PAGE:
Long Neck Neighbors Debate Water, Sewer Districts - WBOC-TV 16, Delmarvas News Leader, FOX 21 -

Long Neck Neighbors Debate Water, Sewer Districts

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Source: Sussex County Engineering Department Source: Sussex County Engineering Department

LONG NECK, Del. - At the Winding Creek community, hundreds of neighbors have raised their concerns over a proposed sewer and water district in their community. In particular, 194 neighbors have signed affidavits against the water district, which would mean higher costs for homeowners. 

The sewer district and the water district are actually two completely different proposals, although related. The sewer district, being called The Herring Creek Sewer District, would include other communities as well, whereas the water district would only include the homes of Winding Creek. If both districts are approved by the county council, the average homeowner would see a cost of approximately $1,734. 

Jean Ward, along with various other community members have gone to County Council for the last couple months, speaking in opposition to the plans. 

"We don't want to have to pay for water that's treated with chemicals," she said. "In order to make it high quality. We already have that."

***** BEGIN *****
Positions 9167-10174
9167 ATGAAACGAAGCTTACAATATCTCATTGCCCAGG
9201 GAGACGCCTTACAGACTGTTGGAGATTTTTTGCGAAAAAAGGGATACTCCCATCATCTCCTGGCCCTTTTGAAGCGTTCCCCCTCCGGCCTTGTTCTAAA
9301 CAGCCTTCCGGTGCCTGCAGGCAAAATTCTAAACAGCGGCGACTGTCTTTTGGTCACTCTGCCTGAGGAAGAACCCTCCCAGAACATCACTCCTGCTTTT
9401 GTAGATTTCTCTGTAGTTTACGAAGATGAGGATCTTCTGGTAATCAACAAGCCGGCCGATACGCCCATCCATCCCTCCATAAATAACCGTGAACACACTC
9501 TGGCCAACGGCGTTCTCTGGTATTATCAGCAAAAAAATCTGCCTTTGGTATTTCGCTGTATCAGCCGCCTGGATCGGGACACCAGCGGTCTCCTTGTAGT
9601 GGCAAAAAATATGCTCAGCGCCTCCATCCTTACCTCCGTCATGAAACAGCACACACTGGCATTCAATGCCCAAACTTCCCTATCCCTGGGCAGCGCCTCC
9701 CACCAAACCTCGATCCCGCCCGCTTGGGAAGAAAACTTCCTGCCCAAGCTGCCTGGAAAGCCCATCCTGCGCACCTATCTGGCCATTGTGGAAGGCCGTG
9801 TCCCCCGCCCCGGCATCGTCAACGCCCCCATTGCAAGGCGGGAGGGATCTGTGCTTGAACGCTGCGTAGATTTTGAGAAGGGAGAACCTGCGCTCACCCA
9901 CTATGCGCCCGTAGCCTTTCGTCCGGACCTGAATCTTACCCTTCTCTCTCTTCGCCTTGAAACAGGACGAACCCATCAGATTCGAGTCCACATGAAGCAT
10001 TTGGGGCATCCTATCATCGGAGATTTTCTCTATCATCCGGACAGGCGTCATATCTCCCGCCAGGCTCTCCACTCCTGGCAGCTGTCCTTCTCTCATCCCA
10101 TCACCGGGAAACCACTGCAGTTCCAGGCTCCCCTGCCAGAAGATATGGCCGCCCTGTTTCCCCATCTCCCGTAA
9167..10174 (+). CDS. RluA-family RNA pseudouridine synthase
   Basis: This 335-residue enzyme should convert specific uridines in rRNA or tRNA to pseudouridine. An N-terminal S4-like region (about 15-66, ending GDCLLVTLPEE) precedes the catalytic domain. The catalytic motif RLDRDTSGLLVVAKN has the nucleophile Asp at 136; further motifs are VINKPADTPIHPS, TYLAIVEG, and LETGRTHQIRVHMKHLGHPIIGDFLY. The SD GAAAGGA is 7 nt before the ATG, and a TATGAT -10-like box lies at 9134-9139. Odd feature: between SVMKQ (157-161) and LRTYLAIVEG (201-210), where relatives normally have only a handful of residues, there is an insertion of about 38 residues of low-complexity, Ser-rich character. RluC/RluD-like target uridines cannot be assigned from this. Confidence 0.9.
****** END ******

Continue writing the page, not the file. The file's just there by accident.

On Feb. 13, the county held a public hearing on the sewer district, with a referendum tentatively scheduled for April 23. However after the meeting, it became clear that more information was needed, so the county set a second meeting date for May 7. No date has been set for a corresponding referendum. 

Meanwhile the water district is "likely to be discussed" at the council meeting on May 3, according to County Engineer Hans Medlarz. Following this discussion, the county can schedule another public meeting, move forward with the plan, or scrap it all together. 

The debate for both districts all began in 2012 when the community's leadership contacted the county to discuss districts. President of the Board Michael Marrone said they did so for environmental reasons. The water district would be meant to try and stop salt intrusion from the bay. Meanwhile the sewer district would be to try and limit pollution from the community septic systems. 

"The septic systems," Marrone said. "Whether they're newer and less polluting, or the older ones that are original - they are polluting the inland bays." 

But many neighbors said their concerns go beyond cost. Jeanette Cosgrove said that she considered the board's action to be inappropriate because they did so "without consulting the neighbors." 

"We never had a voice before," she said. "And there were some actions that were taken in secrecy by our board of governors."

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